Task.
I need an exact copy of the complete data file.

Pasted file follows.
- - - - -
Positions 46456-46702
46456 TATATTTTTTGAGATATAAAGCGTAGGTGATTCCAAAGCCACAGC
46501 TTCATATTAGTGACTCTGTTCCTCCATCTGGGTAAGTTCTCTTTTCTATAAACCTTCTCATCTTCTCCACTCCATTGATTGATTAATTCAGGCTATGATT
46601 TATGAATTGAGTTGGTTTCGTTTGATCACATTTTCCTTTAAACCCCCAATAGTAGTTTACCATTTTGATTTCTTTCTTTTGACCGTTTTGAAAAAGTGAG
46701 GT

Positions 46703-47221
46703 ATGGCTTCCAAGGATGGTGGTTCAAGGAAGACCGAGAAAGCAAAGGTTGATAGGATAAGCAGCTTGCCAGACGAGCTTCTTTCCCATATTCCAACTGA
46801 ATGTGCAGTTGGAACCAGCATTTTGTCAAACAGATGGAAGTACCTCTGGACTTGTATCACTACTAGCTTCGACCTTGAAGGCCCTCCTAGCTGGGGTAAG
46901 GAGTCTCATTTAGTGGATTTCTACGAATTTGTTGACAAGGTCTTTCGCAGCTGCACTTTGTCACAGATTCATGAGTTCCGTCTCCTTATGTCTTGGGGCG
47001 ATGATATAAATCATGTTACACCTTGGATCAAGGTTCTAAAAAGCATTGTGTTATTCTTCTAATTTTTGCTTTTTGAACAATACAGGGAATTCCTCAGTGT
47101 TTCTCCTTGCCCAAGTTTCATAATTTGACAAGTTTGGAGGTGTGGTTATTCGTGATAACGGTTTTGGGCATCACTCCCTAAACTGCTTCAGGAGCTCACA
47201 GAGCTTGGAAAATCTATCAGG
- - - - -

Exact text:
Positions 46456-46702
46456 TATATTTTTTGAGATATAAAGCGTAGGTGATTCCAAAGCCACAGC
46501 TTCATATTAGTGACTCTGTTCCTCCATCTGGGTAAGTTCTCTTTTCTATAAACCTTCTCATCTTCTCCACTCCATTGATTGATTAATTCAGGCTATGATT
46601 TATGAATTGAGTTGGTTTCGTTTGATCACATTTTCCTTTAAACCCCCAATAGTAGTTTACCATTTTGATTTCTTTCTTTTGACCGTTTTGAAAAAGTGAG
46701 GT

Positions 46703-47221
46703 ATGGCTTCCAAGGATGGTGGTTCAAGGAAGACCGAGAAAGCAAAGGTTGATAGGATAAGCAGCTTGCCAGACGAGCTTCTTTCCCATATTCCAACTGA
46801 ATGTGCAGTTGGAACCAGCATTTTGTCAAACAGATGGAAGTACCTCTGGACTTGTATCACTACTAGCTTCGACCTTGAAGGCCCTCCTAGCTGGGGTAAG
46901 GAGTCTCATTTAGTGGATTTCTACGAATTTGTTGACAAGGTCTTTCGCAGCTGCACTTTGTCACAGATTCATGAGTTCCGTCTCCTTATGTCTTGGGGCG
47001 ATGATATAAATCATGTTACACCTTGGATCAAGGTTCTAAAAAGCATTGTGTTATTCTTCTAATTTTTGCTTTTTGAACAATACAGGGAATTCCTCAGTGT
47101 TTCTCCTTGCCCAAGTTTCATAATTTGACAAGTTTGGAGGTGTGGTTATTCGTGATAACGGTTTTGGGCATCACTCCCTAAACTGCTTCAGGAGCTCACA
47201 GAGCTTGGAAAATCTATCAGG